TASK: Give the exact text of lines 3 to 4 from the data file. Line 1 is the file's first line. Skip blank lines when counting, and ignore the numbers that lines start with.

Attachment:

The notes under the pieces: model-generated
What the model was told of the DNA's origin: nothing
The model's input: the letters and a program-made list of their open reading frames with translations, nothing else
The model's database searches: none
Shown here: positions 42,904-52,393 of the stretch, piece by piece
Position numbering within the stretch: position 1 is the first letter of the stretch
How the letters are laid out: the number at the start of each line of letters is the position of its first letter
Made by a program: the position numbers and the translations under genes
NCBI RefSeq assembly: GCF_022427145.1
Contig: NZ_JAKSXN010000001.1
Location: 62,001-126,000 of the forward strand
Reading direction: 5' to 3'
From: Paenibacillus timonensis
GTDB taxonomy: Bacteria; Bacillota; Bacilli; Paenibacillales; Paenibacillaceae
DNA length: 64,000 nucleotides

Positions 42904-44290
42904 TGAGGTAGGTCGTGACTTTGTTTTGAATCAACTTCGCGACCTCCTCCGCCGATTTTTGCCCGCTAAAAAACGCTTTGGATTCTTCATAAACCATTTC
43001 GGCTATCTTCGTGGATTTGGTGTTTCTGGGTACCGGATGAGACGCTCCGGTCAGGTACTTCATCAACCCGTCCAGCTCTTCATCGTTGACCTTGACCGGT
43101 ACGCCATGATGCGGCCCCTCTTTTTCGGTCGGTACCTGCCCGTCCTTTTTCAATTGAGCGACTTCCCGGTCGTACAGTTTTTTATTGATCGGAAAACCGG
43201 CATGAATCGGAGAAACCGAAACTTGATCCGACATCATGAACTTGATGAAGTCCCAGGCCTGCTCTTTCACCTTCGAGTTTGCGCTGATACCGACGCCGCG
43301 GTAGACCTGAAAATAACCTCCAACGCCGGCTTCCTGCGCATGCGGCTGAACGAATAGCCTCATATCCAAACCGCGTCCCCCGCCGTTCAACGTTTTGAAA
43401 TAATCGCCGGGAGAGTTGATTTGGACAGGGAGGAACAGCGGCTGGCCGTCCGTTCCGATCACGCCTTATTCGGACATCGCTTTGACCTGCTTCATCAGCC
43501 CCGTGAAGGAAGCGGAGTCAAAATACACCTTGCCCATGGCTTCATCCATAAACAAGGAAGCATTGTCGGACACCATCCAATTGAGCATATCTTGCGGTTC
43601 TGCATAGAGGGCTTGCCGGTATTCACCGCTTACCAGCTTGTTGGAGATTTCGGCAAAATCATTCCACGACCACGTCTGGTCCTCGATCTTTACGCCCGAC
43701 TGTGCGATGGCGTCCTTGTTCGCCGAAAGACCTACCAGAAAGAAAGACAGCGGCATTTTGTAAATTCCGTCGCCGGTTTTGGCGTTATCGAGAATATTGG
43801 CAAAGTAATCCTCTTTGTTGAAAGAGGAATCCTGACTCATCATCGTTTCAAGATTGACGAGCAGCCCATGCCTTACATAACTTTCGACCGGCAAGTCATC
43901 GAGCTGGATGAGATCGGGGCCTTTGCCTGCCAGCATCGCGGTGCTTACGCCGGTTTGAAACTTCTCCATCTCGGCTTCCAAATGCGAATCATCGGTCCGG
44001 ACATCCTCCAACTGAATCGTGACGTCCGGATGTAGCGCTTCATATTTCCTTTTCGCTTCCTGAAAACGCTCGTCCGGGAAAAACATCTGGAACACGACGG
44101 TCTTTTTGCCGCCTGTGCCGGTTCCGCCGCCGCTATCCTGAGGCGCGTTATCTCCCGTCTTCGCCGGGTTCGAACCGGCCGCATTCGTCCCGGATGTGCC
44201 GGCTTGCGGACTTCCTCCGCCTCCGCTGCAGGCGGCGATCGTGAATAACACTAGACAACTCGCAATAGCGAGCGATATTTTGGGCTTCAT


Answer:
The model's input: the letters and a program-made list of their open reading frames with translations, nothing else
The model's database searches: none